Dev Kumari Parajuli is one amongst thousands who live with a disability in Kathmandu. Dev Kumari, who is also a member of the National Federation of the Disabled in Nepal shared examples of how the lack of accessible toilets in the valley, and in the nation, diminishes her right to a dignified life.

“Every morning, I have to plan what to eat,” she began her story of physical and mental anguish. “I cannot drink too much and have to monitor my solid food intake just in case I might have to use a facility en route. Such problems are not just limited to me, but to thousands of people living with a disability. Can you imagine the discomfort of having to remain hungry an entire day because of the lack of public facilities?”

Dev Kumari Parajuli also tells us that like everyone else, she would like to go to a restaurant, have a nice time with her friends, and enjoy some good food. But yet again, toilets prevent her from doing so.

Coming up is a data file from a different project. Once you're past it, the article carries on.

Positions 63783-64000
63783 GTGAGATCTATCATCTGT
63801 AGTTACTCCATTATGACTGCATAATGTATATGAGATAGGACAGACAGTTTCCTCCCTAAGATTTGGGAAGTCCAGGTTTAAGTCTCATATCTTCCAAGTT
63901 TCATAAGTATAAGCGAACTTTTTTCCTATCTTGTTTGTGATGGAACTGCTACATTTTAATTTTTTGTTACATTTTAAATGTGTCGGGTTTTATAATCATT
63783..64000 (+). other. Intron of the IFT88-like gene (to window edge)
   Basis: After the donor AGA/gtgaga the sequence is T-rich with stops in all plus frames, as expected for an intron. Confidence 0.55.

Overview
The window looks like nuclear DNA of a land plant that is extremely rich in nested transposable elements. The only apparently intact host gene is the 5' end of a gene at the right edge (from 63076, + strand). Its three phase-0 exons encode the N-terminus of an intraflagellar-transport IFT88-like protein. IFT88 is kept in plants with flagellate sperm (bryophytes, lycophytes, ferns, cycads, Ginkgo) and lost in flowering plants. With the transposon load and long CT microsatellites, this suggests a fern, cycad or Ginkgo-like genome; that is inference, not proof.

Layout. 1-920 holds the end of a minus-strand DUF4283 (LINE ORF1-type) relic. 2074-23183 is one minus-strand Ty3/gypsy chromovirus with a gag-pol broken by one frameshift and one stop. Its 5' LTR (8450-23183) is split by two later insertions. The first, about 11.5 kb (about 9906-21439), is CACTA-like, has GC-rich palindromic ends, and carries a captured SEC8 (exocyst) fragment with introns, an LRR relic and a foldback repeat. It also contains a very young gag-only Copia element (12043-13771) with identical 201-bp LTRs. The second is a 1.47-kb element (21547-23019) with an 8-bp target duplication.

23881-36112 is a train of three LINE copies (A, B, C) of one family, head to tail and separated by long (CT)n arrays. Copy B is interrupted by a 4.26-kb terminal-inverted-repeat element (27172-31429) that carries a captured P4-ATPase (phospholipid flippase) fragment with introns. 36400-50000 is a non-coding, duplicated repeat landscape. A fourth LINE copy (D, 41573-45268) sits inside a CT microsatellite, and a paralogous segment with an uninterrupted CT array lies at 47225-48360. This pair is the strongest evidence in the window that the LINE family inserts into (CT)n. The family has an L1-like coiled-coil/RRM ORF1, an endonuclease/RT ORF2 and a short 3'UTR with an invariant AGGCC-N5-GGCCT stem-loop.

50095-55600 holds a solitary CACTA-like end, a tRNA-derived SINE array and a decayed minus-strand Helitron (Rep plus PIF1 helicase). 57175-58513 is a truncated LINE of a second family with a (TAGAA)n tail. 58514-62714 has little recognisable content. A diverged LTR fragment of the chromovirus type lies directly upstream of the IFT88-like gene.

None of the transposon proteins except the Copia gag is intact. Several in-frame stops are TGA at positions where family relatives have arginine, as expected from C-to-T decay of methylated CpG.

One of the most helpless Devi has ever felt is when she fell inside a toilet. Today, she leads an active life, and tries her best to not allow her disability to prevent her from doing her work – but sometimes lack of accessible toilets makes a difference.

She thinks Kathmandu needs to make lots of improvements in terms of accessibility – be it in providing accessible toilets, facilitating disabled-friendly public transport, and construction of ramps to allow ease of mobility.

Devi Acharya,
Chairman, Nepal Spinal Cord Injury Sports Association

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